The Performing Rights Society is the official channel for organisations to request a licence to play music by a composer. They license organisations to play, perform or make available copyright music on behalf of  members and overseas societies. The PRS is also responsible for distributing the resulting royalties to the artist fairly and efficiently. The PRS is a recognised governing body in the world of performing arts and promotes and protect the value of copyright. They deal with:

  • Copyright licences: giving someone permission to use your song
  • Shared copyrights: when the work is split between two or more parties and they wish to protect their contribution
  • Transfer of copyrights: In most music publishing agreements, there is a requirement that the songwriter assign the copyright of the written song to the publisher. This is known as a "transfer of copyright," or simply "assignment." This, in effect, transfers ownership of the song to the publisher in exchange for the payment to the songwriter of royalties in amounts and time intervals agreed upon in the publishing contract. Typically, song copyrights are held by the music publishers, in this case Sony.

In terms of royalties and how they work, there is a strong distinction between recording-artist royalties and songwriter/publisher royalties. Recording artists earn royalties from the sale of their recordings on CDs, cassette tapes, vinyl and in this case, video games. Recording artists don't earn royalties on public performances (when their music is played on the radio, on TV, or in bars and restaurants). The only current instance in which artists are able to earn royalties for public performances is:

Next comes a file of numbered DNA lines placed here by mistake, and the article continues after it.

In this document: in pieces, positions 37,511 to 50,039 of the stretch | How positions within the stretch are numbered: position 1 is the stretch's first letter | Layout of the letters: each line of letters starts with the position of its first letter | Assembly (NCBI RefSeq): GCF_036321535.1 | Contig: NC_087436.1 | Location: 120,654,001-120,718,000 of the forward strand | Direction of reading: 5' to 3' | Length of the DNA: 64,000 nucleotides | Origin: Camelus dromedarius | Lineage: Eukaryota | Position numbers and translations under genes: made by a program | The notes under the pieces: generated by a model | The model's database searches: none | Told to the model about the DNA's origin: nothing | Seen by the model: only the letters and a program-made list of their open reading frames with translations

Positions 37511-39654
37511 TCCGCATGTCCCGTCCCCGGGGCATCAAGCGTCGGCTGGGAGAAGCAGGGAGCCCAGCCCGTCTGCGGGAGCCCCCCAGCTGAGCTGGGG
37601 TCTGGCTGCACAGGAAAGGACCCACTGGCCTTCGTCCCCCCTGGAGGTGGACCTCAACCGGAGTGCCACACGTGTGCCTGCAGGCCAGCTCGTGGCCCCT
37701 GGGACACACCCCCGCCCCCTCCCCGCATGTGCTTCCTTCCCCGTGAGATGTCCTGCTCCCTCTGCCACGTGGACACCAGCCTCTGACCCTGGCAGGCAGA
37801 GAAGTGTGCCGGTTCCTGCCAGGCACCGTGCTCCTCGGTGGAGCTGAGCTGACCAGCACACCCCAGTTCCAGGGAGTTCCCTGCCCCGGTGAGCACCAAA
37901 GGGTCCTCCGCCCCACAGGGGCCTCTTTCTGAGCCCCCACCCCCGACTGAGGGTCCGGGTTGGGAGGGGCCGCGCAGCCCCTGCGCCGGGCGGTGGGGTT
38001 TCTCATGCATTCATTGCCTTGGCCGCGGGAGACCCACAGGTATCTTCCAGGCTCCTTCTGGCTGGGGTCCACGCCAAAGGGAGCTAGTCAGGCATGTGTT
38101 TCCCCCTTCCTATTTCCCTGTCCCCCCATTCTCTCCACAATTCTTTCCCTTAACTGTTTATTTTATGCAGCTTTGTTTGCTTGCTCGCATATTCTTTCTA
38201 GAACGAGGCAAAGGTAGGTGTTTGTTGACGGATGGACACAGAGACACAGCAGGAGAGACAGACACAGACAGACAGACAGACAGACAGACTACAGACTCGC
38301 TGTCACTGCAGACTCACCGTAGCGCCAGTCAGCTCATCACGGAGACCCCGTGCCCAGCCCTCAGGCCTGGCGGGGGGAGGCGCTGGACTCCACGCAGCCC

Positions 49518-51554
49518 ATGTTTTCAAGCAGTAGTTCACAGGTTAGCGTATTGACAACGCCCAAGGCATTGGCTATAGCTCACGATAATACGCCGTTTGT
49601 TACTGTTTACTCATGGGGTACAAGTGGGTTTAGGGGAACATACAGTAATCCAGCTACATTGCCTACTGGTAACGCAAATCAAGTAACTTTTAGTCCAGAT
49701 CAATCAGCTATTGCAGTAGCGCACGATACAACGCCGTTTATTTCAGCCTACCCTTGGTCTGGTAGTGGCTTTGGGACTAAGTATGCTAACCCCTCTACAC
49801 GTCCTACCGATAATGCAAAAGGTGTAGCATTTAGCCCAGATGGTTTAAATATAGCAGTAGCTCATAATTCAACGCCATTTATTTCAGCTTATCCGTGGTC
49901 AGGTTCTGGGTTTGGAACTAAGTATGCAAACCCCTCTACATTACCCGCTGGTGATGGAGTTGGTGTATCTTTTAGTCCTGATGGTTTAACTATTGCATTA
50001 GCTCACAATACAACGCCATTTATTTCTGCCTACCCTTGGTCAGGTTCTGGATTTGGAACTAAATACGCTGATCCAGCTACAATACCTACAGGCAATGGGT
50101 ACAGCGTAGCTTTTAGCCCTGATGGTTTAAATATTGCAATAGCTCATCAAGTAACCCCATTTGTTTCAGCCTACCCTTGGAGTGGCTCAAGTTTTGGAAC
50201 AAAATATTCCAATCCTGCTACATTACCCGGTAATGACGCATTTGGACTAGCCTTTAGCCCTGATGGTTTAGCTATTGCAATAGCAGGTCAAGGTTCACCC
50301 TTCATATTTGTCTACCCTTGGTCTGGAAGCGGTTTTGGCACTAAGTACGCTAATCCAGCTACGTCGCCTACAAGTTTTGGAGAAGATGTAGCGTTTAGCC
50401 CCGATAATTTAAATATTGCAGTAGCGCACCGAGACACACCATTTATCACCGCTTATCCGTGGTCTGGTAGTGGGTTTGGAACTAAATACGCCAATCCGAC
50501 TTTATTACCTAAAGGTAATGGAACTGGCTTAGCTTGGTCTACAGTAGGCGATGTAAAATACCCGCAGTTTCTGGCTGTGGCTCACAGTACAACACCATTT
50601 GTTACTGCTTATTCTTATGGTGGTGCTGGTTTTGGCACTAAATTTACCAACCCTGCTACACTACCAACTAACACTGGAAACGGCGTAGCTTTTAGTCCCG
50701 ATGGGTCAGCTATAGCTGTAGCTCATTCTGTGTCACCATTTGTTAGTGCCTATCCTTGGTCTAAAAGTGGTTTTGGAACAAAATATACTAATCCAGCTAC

• a) When the song is played via a digital transmission (such as a Webcast or on satellite radio)
  • b) Is non-interactive (meaning the listener doesn't pick and choose songs to hear)
  • c) When the listener is a subscriber to the service.

These rules were introduced via the Digital Performance Rights in Sound Recordings Act of 1995. This act was passed to give performers of music their first performance royalties.

Ancillary rights, in relation to music publishing is a contractual agreement in which a percentage of the profits are received and derived from the sale of CDs, downloads or vinyls relating to a film, motion picture, TV programme or video game. In the case of Gustavo Santaolalla and Barry Adamson, they may both have had a contract in place assigning them a share of each unit sold or an agreed flat fee upfront.




Task 1b)

Choose at least one of the sounds clips above and describe the methods and principles which may have been used and why. You must consider, Sound Design Methodology, Sound File Formats, Audio Limitations. You can re-visit all of your exercises for P2. You can complete this in the form of a video/audio recording or any other form of presentation such as word report/ppt presentation.

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‘The Last Of Us’